The value of the 'sub-range-binders property is expected to be a tree of cons pairs (in any configuration) whose leaves are either ignored or are vectors with either of these shapes:
(or/c (vector/c identifier? natural? natural?
                identifier? natural? natural?)
 
      (vector/c identifier?
                natural? natural?
                (real-in 0 1) (real-in 0 1)
 
                identifier?
                natural? natural?
                (real-in 0 1) (real-in 0 1)))

Each vector is interpreted as a single arrow. The first identifier in the vector is the start of the arrow and the second identifier in the vector is the destination of the arrow. The two natural numbers that follow each identifier adjust the precise starting and ending ranges for the arrows, however. They are interpreted as offsets into the position of each corresponding identifier, making the arrows start and end on just a portion of the identifier, instead of the entire identifier.

If the vector has 8 elements, then the two real numbers are treated as the precise location where the arrow starts and ends, inside the rectangle that corresponds to the start and end of the identifier. The first real number is for the x direction and the second one is for the y direction. For example, if some identifier has a position and span of 100 and 10, and the offset are 1 and 5, then the rectangle that bounds the corresponding end of the arrow would be from position 101 to 105. This entire range gets highlighted when the mouse moves over it. The arrow itself, however, will start from some specific point inside that editor range, normally in the center and corresponds to the situation where the two real numbers are both 0.5. If, however the two reals are both 1/3, then the arrow will start one third of the way from the top to the bottom and one third of the way from the left to the right.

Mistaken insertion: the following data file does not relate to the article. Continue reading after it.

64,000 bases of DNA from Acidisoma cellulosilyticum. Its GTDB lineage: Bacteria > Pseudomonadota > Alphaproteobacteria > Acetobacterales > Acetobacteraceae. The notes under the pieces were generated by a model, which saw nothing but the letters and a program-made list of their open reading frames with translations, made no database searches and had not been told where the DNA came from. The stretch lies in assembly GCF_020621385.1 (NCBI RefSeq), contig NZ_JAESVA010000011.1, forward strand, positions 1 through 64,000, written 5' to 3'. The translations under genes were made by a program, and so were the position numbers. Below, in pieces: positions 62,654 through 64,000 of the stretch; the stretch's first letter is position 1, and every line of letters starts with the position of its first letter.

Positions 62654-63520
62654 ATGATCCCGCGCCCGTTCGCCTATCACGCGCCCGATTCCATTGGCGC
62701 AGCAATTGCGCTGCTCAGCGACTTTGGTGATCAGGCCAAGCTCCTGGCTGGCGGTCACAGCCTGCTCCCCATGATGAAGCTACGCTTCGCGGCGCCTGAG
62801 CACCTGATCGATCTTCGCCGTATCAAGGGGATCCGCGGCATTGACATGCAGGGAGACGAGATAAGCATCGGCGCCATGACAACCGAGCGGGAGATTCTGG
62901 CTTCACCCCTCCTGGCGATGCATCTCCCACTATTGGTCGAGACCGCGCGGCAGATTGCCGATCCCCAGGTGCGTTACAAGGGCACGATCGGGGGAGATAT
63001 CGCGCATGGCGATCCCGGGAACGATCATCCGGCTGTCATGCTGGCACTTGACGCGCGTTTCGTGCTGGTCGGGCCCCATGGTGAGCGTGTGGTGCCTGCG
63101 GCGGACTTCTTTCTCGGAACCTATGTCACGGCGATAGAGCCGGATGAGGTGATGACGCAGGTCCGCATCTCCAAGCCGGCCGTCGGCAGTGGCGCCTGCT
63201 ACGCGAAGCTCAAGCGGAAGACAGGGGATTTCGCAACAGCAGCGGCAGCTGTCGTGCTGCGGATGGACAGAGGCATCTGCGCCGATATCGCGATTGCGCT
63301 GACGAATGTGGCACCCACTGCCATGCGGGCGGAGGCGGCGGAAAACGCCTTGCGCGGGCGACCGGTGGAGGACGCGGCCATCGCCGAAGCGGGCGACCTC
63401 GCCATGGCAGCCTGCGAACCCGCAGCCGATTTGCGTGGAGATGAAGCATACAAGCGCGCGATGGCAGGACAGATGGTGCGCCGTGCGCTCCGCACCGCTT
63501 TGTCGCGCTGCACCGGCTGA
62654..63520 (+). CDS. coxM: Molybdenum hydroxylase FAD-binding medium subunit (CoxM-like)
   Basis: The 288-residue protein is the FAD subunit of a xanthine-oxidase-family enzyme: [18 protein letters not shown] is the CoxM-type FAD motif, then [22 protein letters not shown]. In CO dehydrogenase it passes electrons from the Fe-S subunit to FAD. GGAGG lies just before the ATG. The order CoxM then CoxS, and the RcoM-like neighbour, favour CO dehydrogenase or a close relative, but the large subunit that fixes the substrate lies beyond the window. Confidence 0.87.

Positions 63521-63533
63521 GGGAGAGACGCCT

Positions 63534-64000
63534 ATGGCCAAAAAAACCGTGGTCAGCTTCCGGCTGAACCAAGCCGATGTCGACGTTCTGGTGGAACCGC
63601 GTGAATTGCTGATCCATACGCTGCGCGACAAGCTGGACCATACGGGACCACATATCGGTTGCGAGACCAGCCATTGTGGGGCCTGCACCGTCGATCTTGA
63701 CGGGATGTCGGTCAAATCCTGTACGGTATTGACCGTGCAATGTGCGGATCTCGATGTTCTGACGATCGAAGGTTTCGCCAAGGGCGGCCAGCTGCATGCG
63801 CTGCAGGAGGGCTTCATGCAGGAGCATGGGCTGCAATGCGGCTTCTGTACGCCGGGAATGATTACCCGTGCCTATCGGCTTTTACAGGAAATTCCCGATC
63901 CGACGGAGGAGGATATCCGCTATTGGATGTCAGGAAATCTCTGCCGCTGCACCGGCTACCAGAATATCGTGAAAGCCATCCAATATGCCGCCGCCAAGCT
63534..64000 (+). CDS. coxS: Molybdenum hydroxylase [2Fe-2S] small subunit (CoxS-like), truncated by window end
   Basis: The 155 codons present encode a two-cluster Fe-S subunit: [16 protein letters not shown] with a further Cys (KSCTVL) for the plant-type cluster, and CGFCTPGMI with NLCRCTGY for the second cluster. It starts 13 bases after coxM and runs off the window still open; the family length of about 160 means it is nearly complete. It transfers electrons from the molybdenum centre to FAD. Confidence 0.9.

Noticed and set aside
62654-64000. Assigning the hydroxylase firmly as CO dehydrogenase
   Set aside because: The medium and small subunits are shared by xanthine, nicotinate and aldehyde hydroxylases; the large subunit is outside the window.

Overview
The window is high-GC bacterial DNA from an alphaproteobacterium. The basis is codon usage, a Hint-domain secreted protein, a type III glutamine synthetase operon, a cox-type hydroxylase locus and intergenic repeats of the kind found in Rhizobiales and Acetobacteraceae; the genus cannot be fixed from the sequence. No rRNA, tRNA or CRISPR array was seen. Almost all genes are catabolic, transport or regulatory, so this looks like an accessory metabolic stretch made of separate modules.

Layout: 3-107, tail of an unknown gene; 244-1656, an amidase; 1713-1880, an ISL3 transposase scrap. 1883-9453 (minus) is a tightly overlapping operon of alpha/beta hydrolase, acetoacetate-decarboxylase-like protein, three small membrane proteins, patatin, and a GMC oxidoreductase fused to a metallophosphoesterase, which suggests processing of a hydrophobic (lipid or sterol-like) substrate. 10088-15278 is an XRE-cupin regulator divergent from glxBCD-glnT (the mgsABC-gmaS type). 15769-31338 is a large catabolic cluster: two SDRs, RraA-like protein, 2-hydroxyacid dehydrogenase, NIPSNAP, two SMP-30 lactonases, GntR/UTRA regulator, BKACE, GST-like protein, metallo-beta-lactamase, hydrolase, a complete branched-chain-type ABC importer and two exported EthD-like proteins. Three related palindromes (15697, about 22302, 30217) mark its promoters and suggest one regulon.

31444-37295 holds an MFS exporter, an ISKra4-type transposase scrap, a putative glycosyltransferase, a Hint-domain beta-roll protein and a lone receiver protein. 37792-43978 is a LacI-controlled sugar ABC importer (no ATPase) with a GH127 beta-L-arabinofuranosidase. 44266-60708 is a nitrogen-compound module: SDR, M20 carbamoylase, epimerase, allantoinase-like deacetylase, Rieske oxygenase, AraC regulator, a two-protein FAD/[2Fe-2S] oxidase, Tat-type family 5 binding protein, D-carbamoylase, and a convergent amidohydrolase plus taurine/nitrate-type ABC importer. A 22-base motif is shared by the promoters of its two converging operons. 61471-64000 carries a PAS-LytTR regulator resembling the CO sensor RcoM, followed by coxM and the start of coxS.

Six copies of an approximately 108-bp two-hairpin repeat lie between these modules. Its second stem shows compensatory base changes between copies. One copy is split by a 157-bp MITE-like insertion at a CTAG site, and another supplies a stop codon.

The property is looked for in expression positions and on binding identifiers.

Here’s an example:

#lang racket/base
(require (for-syntax racket/base))
(define-syntax (define/hyphen stx)
  (syntax-case stx ()
    [(_ id1 id2 rhs-expr)
     (let ()
       (define first-part (symbol->string (syntax-e #'id1)))
       (define second-part (symbol->string (syntax-e #'id2)))
       (define first-len (string-length first-part))
       (define second-len (string-length second-part))
       (define hyphenated-id
         (datum->syntax
          #'id1
          (string->symbol (string-append first-part "-" second-part))))
       (syntax-property
        #`(define #,hyphenated-id rhs-expr)
        'sub-range-binders
        (list
         (vector (syntax-local-introduce hyphenated-id)
                 0 first-len 0.5 0.5
                 (syntax-local-introduce #'id1)
                 0 first-len 0.5 0.5)
         (vector (syntax-local-introduce hyphenated-id)
                 (+ first-len 1) second-len 0.5 0
                 (syntax-local-introduce #'id2)
                 0 second-len 0.5 1))))]))
 
(define/hyphen big generator
  11)
 
(+ big-generator big-generator)

After putting this code in the DrRacket window, mouse over the words “big” and “generator” to see arrows pointing to the individual pieces of the identifier big-generator. The four 0.5s in the first vector put the arrows on big in the center of the identifiers; the 0.5 0 and the 0.5 1 in the second vector put the arrows at the top and bottom center for generator.

The value of the 'mouse-over-tooltips property is expected to be to be a tree of cons pairs (in any configuration) whose leaves are either ignored or are vectors of the shape
(vector/c syntax?
          exact-nonnegative-integer?
          exact-nonnegative-integer?
          (or/c string? (-> string?)))
Each vector’s content indicates where to show a tooltip. The first three components are a syntax object whose syntax-source field indicates which file the tooltip goes in, the start and end position in the editor where mouseovers will show the tooltip, and the content of the tooltip. Note that editor positions count from zero, while syntax object positions count from one, so use sub1 to convert between them. If the tooltip content is a procedure, this procedure is called by Check Syntax to compute the string used for the tooltip, as Check Syntax traverses the syntax objects looking for properties.

For example, here’s a macro that shows the span of itself in a tooltip on mouseover:
#lang racket
(define-syntax (char-span stx)
  (syntax-case stx ()
    [(_ a)
     (syntax-property
      #'a
      'mouse-over-tooltips
      (vector
       stx
       (sub1 (syntax-position stx))
       (sub1 (+ (syntax-position stx)
             (syntax-span stx)))
       (format "this expression\nspans ~a chars"
               (syntax-span stx))))]))
 
(char-span (+ 1 2))

Changed in version 1.3 of package drracket: Looks for 'sub-range-binders on binding identifiers (not just in expression positions).